After that night, he began praying for three things he felt would help him walk faithfully in his newly-changed life. He prayed for a job opportunity after graduation, new Christian friends, and help finding a good local church. Within the first week of graduation, God blessed him with a job as a psychiatric technician. In God’s providence, the first co-worker he met was a believer. His friendship with his new co-worker eventually led to his baptism and church membership at Bethel Baptist Church in Schaumburg, Illinois. God had proved His faithfulness.
“I decided to leave behind my old way of thinking, and I repented of my past sins. I surrendered my life to the Lord Jesus Christ.”
Soon after, David began pursuing a graduate degree to become a marriage and family therapist. What he was learning in his classes, though, didn’t match up with what he was learning in the Bible. Alcoholics can walk the path to sobriety through behavior modification, and couples can work toward marriage restoration by improving communication. However, those answers will never ultimately suffice. Without Christ, any worldly cure would be no more helpful than putting a bandage over cancer. It may temporarily cover the illness, but it will never heal the heart of the problem. The cure to the human condition of sin and emptiness can only be found through the Gospel of Jesus Christ.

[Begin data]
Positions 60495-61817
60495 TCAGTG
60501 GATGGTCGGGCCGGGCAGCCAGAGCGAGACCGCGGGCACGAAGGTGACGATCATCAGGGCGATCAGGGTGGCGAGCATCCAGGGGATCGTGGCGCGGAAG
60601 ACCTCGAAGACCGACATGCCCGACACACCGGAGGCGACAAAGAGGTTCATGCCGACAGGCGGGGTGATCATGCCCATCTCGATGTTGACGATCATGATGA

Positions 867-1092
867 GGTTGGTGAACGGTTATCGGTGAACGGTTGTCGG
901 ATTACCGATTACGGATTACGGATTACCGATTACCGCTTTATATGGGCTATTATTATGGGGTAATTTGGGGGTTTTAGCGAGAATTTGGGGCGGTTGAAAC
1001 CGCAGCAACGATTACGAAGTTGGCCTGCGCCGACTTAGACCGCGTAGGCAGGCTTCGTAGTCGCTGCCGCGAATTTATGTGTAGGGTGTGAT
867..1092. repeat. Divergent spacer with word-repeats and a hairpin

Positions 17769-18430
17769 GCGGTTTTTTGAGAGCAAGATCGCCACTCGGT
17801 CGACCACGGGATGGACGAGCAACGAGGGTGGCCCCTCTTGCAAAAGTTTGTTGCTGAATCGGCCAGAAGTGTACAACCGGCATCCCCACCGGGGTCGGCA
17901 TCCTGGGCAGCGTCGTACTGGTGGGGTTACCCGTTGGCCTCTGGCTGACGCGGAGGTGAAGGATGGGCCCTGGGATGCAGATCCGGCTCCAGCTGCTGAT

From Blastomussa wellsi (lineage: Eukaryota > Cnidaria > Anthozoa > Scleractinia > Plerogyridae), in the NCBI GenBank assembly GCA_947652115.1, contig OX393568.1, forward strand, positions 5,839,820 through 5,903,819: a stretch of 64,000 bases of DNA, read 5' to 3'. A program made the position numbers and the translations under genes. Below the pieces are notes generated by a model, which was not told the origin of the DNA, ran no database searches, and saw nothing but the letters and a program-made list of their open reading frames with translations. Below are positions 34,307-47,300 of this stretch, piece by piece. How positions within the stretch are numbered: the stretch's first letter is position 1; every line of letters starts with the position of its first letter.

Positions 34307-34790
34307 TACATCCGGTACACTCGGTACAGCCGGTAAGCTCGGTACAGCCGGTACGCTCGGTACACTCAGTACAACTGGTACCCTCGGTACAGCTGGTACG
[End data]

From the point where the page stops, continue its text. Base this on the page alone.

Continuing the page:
Therefore, when he felt the Lord call him into full-time ministry, he gladly surrendered. David became a pastor in 1999 and has since been blessed to impact many lives with the same Gospel that changed his life.